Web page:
ANCIENT GREEK NAMES - IDS
STUDENTS OF SOCRATES
He admired so much his teacher, Socrates, so in Symposium of Platon he said about him: “As long as you search, you can not find anyone like him. He is so much crude (huge), also his speeches and himself”.
Plato was a Classical Greek philosopher, mathematician, writer of philosophical dialogues, and founder of the Academy in
, the first institution of higher learning in the Western world. Along with his mentor, Socrates, and his student, Aristotle, Plato helped to lay the basis of Western philosophy and science. Plato was originally a student of Socrates, and was as much influenced by his thinking as by his apparently unjust execution. Plato's sophistication as a writer is evident in his Socratic dialogues; thirty-six dialogues and thirteen letters have been ascribed to him. Plato's writings have been published in several fashions; this has led to several conventions regarding the naming and referencing of Plato's texts. Plato's dialogues have been used to teach a range of subjects, including philosophy, logic, rhetoric and mathematics. The main target of Platon was to elect the uniqueness of his teacher, Socrates. Athens
Eshinis did not hesitate to call Socrates "Sophist".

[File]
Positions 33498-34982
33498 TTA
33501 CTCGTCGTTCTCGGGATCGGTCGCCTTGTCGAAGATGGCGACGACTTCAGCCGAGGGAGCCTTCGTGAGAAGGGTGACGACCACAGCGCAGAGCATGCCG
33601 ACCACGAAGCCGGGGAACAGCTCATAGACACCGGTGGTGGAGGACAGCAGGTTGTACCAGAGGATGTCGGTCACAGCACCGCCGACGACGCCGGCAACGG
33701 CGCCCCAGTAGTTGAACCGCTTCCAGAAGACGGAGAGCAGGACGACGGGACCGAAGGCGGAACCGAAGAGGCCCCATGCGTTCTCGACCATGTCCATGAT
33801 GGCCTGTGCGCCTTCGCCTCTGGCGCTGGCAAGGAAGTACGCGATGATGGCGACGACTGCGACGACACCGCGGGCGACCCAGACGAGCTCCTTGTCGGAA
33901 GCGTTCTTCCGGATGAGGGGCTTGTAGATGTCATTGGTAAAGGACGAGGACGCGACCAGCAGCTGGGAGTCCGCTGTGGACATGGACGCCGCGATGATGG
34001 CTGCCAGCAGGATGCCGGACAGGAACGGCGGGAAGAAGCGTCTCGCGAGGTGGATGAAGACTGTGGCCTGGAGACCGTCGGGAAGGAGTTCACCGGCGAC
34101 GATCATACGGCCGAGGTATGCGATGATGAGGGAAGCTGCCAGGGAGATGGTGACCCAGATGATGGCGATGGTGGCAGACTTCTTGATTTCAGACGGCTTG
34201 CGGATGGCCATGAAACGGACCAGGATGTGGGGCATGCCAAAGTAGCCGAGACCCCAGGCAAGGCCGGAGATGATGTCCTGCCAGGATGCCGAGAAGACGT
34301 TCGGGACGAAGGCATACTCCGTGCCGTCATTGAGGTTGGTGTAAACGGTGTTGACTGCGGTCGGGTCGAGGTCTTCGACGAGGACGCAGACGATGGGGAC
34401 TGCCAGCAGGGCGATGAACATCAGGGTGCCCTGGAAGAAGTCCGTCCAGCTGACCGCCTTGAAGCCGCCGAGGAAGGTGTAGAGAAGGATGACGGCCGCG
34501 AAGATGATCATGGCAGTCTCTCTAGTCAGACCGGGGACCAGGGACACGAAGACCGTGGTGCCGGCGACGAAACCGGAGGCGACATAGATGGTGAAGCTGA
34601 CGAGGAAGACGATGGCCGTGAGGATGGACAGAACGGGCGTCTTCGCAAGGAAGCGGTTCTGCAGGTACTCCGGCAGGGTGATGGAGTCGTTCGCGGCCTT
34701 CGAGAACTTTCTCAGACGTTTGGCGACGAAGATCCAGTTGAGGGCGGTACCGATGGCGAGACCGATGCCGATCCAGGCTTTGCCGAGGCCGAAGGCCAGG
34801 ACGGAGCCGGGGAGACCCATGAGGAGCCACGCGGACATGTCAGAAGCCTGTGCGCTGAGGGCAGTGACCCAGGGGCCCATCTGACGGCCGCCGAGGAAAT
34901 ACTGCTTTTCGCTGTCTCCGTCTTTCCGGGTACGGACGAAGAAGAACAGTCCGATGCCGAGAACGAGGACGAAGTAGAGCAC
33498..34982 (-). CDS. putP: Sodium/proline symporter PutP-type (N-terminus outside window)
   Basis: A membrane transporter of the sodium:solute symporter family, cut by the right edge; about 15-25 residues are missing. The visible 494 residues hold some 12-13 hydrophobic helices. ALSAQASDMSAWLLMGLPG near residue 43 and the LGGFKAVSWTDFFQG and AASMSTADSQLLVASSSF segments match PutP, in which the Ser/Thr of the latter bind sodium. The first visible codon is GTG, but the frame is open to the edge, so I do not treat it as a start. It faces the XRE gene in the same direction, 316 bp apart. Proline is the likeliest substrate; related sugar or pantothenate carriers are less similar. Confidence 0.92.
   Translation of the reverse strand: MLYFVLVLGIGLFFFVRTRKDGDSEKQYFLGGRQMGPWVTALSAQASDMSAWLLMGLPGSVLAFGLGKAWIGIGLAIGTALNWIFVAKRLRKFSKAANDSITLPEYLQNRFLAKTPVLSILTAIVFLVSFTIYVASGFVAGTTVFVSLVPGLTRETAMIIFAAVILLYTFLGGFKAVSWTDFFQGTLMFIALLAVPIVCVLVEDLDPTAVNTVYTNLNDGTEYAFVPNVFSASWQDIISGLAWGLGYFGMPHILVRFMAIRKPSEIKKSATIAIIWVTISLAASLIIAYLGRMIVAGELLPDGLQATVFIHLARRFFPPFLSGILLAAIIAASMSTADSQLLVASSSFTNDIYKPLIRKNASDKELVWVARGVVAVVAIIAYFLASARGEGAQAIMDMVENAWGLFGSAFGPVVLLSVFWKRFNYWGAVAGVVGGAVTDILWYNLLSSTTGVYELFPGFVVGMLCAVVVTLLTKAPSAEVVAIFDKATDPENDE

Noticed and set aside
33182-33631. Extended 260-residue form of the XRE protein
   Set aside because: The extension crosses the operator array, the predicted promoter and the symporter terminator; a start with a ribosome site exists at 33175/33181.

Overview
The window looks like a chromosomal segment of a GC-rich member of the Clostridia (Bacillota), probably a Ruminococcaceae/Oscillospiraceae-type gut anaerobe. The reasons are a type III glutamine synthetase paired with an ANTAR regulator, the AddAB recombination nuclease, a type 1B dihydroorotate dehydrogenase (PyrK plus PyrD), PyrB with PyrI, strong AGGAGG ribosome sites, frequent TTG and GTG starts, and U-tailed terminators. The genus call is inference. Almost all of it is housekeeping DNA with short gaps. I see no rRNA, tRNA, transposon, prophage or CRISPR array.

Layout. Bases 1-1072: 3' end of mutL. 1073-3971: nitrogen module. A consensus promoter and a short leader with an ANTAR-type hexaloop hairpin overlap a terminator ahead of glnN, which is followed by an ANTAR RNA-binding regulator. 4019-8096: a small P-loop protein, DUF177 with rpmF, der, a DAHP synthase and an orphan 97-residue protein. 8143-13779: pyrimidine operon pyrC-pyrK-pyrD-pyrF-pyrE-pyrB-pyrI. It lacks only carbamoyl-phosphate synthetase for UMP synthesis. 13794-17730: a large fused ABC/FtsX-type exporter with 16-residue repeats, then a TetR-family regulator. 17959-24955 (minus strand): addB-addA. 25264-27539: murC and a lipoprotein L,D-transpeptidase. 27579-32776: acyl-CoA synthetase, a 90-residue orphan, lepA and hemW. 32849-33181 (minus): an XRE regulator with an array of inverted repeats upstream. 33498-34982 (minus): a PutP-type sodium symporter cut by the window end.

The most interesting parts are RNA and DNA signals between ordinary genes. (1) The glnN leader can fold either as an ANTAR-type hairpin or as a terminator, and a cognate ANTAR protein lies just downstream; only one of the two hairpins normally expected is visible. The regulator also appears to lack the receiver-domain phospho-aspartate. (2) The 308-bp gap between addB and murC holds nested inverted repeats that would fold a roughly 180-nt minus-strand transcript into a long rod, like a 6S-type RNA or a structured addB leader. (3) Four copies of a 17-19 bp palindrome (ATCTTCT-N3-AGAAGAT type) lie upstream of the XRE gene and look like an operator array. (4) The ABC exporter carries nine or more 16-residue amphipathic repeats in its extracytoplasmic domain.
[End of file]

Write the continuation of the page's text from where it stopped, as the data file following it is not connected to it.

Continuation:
Kriton was one of the 30 tyrants of Athenian city. He expressed the aspect that gods are an invention in order to control and dominate people.
Theodoti was a prostitute woman. Socrates consulted her, hearing other people how to attract customers and how to maintain them.
Xenophon of Athens, was a Greek historian, soldier, mercenary, and a contemporary and admirer of Socrates. He is known for his writings on the history of his own times, the 4th century BC, preserving the sayings of Socrates, and descriptions of life in ancient Greece and the Persian Empire.
INTERLOCUTORS- SOPHISTS OF SOCRATES
1. Protagoras: Protagoras was Greek philosopher, first and most famous of the sophists. He spent most of his life at
, where he considerably influenced contemporary thought on moral and political questions. Protagoras claimed to teach men “virtue” in the conduct of their daily lives. He is best known for his dictum, “Man is the measure of all things” (relativism; ethical relativism). Though he adopted conventional moral ideas, his work Concerning the Gods advocated agnosticism regarding religious belief. “For the gods, I cannot know anything: neither that they exist, neither that they do not exist, neither which shape they have”. He was accused of impiety, his books were publicly burned, and he was exiled from Athens 415 . Athens
2. Gorgias: Gorgias was orator from Sicilia who came in
to teach the art of oratory. He believes that he teaches the prettiest art, the art of oratory, because oratory gives the possibility to control and dominate the others in the city. Athens
3. Thrasimahos: Thrasimahos was orator from Halkidona of Propontis who came in
to teach the art of oratory. He used to say that "right is nothing else despite of the interest of the most powerful ". Athens
4. Antifon: Antifon was the unique Athenian sophist. He and Ippias believed that the human behavior can not be defined only from the social interdependences. Upper the lows are some ethic rules which suit to the human nature, like friendship, concord, respect the parents. Each person ought to follow these rules, because only these rules are necessary, the laws are arbitrary and conventional.